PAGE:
(Mizzima) – Fifty-four ethnic Rohingyas seeking to flee Burma were found adrift in the sea and rescued by Indonesian fisherman on Wednesday, according to the Jarkataglobe website.
Hungry and dehydrated, the seafarers were crammed into one wooden boat whose motor broke down.
The leader of a fishermen’s association in North Aceh’s Dewantara subdistrict who was involved in the rescue said the Rohingyas were about 12 miles off the coast. They were taken to a mosque in Blukat Teubai village, where villagers gave them food and shelter.
“Their condition was serious,” he told the newspaper. “A number of them were very weak. They saw a vessel full of passengers, just being washed back and forth on the waves. The boat’s passengers were calling out for help, food and water.”
There have been four known incidents in the past three years of Rohingya refugees rescued in Indonesian waters.
Many Rohingyas flee Burma, citing the lack of citizenship rights and economic and religious discrimination. They usually have hopes of settling in Malaysia or Australia.
Normally, if they are found at sea, they are handled by the United Nations High Commissioner for Refugees, which then attempts to find a third-party country willing to accept them.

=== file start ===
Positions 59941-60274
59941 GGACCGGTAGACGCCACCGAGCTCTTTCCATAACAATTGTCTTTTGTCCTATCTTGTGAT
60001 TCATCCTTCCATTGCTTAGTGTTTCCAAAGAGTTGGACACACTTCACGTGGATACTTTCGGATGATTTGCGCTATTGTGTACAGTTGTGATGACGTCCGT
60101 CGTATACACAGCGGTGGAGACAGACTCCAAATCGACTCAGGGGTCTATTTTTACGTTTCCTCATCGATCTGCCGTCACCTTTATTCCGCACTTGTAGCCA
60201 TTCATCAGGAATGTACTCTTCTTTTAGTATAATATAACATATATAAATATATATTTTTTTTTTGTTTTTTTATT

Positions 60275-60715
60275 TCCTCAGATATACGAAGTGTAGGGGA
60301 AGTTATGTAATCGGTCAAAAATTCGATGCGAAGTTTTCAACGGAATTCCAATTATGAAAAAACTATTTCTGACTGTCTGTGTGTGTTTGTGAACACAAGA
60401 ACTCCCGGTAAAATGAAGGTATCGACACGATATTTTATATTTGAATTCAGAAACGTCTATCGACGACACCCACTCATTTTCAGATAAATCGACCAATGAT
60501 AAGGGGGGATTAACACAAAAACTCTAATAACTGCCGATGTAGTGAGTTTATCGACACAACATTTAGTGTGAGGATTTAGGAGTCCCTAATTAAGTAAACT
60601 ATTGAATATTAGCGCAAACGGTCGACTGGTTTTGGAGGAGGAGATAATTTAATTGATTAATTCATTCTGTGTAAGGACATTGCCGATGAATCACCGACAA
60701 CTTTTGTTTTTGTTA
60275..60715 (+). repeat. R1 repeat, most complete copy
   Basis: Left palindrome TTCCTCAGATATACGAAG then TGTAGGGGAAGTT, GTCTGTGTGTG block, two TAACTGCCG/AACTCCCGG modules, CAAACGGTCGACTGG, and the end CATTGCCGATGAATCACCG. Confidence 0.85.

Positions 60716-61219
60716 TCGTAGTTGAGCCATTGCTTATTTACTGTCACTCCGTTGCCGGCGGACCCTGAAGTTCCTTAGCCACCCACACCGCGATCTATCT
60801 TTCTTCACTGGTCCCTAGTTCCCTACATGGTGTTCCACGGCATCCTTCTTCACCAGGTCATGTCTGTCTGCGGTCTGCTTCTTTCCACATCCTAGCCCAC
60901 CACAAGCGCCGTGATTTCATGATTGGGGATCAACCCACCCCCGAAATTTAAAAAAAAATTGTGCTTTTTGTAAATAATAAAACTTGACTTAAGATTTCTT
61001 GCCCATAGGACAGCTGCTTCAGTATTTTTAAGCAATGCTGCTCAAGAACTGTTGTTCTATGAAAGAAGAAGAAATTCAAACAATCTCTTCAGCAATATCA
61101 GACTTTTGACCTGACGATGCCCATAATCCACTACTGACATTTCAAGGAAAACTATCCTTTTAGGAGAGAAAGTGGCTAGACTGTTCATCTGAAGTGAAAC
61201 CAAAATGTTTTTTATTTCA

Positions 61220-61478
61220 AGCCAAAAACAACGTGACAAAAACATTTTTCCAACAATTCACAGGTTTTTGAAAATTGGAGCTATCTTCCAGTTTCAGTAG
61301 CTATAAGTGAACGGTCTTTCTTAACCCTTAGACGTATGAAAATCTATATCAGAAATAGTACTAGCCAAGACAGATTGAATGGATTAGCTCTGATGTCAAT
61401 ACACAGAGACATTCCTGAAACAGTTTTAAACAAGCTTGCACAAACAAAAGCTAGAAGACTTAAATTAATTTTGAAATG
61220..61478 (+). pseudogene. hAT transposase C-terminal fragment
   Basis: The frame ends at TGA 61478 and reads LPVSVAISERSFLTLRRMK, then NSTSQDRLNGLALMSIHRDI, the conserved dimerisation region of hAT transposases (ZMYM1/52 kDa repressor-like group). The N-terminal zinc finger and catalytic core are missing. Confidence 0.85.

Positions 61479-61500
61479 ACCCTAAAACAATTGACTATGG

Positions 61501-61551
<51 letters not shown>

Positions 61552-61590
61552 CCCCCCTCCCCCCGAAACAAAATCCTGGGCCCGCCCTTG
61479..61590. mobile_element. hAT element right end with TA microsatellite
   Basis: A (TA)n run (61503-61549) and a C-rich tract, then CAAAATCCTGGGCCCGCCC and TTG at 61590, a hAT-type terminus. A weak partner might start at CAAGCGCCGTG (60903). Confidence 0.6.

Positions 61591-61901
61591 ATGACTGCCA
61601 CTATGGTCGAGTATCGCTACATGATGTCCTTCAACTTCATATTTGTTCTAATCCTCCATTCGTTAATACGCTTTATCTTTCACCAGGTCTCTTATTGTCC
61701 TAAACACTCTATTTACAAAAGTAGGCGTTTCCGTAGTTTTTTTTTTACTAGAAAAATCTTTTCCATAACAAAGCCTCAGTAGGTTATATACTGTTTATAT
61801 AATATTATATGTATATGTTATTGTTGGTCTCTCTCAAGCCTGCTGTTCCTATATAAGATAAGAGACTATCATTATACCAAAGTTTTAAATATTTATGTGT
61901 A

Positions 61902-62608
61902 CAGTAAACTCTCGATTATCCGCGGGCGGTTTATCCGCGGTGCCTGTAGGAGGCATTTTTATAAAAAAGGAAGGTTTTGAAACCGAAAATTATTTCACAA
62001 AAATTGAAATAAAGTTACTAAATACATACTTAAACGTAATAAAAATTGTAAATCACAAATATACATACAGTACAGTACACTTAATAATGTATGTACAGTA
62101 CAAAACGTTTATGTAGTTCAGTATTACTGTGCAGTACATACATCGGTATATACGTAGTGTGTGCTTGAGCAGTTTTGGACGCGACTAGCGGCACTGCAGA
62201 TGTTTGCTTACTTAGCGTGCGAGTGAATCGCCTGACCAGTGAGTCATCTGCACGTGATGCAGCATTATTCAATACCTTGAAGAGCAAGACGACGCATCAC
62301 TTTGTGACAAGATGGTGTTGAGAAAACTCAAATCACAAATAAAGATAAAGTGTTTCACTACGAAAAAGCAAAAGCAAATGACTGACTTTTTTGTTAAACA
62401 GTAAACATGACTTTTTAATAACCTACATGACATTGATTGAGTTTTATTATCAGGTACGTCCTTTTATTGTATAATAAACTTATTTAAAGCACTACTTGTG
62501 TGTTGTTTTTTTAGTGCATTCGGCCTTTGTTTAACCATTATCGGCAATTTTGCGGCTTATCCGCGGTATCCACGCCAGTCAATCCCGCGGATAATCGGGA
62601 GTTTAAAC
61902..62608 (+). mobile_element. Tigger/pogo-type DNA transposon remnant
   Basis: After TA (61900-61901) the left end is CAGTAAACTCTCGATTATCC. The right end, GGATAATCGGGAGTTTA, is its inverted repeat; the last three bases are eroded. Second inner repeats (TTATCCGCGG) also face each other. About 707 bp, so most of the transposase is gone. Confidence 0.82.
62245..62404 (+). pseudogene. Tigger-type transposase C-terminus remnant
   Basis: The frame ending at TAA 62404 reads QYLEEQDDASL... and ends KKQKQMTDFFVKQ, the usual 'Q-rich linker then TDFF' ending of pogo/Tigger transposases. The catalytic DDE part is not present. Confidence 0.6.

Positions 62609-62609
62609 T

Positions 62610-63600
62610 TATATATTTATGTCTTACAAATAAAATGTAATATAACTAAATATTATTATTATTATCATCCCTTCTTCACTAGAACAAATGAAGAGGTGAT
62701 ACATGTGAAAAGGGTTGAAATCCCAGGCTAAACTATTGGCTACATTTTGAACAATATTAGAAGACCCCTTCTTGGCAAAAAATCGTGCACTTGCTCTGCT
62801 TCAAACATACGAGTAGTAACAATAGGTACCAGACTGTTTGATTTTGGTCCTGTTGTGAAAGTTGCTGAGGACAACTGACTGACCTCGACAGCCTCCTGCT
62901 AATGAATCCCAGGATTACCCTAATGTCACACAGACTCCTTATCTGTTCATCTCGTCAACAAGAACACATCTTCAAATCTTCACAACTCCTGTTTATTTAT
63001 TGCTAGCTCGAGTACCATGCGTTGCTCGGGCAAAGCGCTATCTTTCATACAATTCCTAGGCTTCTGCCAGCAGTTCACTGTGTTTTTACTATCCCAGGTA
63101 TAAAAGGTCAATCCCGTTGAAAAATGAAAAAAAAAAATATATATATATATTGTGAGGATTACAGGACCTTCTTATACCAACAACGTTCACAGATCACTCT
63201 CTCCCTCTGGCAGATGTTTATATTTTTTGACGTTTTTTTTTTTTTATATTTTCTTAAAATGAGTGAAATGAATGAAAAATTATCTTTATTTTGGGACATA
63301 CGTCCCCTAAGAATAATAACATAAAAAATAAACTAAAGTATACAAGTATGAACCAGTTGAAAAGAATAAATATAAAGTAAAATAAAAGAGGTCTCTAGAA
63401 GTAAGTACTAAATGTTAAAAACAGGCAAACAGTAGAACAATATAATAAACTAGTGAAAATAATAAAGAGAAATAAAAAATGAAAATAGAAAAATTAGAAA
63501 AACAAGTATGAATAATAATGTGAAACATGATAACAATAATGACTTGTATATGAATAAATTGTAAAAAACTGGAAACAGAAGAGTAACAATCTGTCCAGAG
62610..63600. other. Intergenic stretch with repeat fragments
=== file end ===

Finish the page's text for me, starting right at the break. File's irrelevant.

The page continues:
According to Amnesty International, the Muslim Rohingya people have suffered from human rights violations under the Burmese junta for decades and many have fled to neighboring Bangladesh as a result.
"The Rohingyas freedom of movement is severely restricted and the vast majority of them have effectively been denied Burma citizenship. They are also subjected to various forms of extortion and arbitrary taxation; land confiscation; forced eviction and house destruction; and financial restrictions on marriage. Rohingyas continue to be used as forced labourers on roads and at military camps, although the amount of forced labour in northern Rakhine State has decreased over the last decade,” it said in a report.
Starting in the 1990s, an estimated quarter of a million Rohingyas fled to Bangladesh. Many now live in refugee camps along the border, often in dire living conditions.